Finding Specific Railroad Frequencies
A great place to start is the Database for your particular area. Sometimes, there is not any information to be had and this is where it can be fun! Many scanners have a built-in search feature for different radio services, including railroads.
If you live in the USA you can find all the railroad licenses in your area with a visit to the FCC's website.
Select your state from the drop-down menu. Then select your county, or leave it on "All Counties". Be aware that large or populous states can return a long list of results, and it may take some time to appear.
On the Frequency line, enter 160.215 in "Begin" and 161.565 in "End".
Scroll to the bottom of the page and hit "Submit Query".
As always, be sure to submit any new information for inclusion in the RRDB!
If you don't find it here or in the database, feel free to post a message in the Railroad-Railfan Monitoring Forum on RadioReference.
Amtrak routes and frequencies can be found on the On Line On Track Amtrak page
AAR (American Association of Railroads) channels
The railroads have had standardized radios for a long time (from at least the early 1950's), and the primary band they are assigned is the in the VHF Hi range. There are official channel numbers, for North America, starting at AAR channel #2 (frequency: 159.810Mhz) to AAR channel #97 (frequency: 161.565Mhz). Between channel #2 and #97 are sequential channel numbers, with no gaps, with the frequency stepped up by 15khz (also with no gaps or bigger frequency jumps). The first few channels are used only in Canada.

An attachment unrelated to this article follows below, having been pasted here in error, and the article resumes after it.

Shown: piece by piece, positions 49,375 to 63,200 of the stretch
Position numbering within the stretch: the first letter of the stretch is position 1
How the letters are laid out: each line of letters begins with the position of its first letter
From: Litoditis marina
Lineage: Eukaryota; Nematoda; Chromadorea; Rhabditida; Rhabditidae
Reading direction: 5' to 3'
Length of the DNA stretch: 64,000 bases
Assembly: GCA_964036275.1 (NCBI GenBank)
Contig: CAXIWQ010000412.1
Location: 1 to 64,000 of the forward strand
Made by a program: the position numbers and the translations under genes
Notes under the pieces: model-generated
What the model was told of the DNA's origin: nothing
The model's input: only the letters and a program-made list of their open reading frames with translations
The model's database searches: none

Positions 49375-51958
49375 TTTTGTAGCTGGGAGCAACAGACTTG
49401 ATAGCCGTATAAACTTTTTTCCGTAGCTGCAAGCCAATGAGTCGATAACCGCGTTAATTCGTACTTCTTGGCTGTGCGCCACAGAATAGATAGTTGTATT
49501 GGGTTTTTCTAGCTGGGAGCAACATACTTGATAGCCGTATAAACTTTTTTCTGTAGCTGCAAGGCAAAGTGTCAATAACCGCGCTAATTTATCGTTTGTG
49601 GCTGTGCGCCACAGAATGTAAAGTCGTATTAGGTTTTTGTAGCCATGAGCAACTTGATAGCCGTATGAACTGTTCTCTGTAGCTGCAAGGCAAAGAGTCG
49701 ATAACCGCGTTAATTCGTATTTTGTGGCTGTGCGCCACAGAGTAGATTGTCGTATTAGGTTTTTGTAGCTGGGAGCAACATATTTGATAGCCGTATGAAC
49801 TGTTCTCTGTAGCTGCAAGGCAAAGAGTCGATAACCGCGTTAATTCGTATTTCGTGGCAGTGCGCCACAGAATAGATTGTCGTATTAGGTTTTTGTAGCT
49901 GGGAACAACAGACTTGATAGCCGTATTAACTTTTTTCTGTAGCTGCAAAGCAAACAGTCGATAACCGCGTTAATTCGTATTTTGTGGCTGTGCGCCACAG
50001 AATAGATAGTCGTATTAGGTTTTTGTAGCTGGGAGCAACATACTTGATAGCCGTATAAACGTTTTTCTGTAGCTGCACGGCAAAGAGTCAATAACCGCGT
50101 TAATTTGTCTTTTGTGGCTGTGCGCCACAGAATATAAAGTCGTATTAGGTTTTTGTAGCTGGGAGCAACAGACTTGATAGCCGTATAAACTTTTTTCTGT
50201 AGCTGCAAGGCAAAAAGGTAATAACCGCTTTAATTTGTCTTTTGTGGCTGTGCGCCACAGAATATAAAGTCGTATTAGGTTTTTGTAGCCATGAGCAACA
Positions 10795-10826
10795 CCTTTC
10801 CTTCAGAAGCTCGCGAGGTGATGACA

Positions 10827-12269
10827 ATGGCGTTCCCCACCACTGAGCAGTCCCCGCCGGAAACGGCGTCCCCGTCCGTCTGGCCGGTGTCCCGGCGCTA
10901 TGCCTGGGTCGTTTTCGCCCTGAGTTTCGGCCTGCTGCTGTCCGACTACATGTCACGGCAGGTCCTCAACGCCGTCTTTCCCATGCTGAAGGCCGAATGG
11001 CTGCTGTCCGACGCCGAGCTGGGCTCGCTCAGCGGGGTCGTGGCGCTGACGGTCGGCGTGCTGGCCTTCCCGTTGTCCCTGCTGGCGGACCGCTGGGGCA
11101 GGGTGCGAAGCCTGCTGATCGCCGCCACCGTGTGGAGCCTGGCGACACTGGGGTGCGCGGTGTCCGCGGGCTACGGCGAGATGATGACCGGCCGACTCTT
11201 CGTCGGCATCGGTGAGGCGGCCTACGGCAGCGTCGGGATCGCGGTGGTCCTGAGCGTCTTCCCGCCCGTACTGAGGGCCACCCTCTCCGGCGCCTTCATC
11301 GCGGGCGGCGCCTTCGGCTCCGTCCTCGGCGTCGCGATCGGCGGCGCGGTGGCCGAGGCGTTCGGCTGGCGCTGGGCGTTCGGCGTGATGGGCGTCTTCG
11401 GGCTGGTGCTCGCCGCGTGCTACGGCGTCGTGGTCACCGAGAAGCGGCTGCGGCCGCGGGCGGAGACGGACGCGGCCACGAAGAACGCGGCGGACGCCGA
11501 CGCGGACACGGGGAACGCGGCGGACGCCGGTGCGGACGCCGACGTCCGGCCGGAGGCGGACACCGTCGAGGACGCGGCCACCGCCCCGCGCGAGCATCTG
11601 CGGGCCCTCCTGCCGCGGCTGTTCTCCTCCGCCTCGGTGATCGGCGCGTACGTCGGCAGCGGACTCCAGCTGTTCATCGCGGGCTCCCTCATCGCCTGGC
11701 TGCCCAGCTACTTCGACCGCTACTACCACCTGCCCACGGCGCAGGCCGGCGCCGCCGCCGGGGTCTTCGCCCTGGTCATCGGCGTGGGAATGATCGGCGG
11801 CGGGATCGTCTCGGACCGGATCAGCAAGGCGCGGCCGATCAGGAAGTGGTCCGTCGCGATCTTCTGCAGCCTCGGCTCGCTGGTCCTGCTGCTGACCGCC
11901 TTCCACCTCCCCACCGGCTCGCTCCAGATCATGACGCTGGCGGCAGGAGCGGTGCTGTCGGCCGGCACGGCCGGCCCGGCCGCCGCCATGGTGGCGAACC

Railroad radios display only channel numbers, settable to channels 2-97 for both send and receive. The transmit and receive channel numbers are paired, as sometimes two-frequency simplex or even repeaters are used. Most radios in locomotives display the channel pair as four numbers. The first two digits are the transmit channel, and the last two digits are the receive channel. For example, you might hear the dispatcher telling a crew to switch over to the next district by saying "go to channel sixty-four sixty-four" or just "sixty-four". If they use two-frequency simplex you might hear "switch to twelve ninety-six". In some cases, such as Norfolk Southern, by local custom they refer to the road channel as "channel 1" and the dispatcher channel as "channel 2" even though the latter is a two-frequency pair.
So, in order to follow conversations it is good either to have the frequency-to-channel number chart with you, or to use the Alpha Tag feature of the newer scanners to program in the channel-to-frequency table so you can glance at the scanner display to see what the AAR channel number is.
Frequencies and Links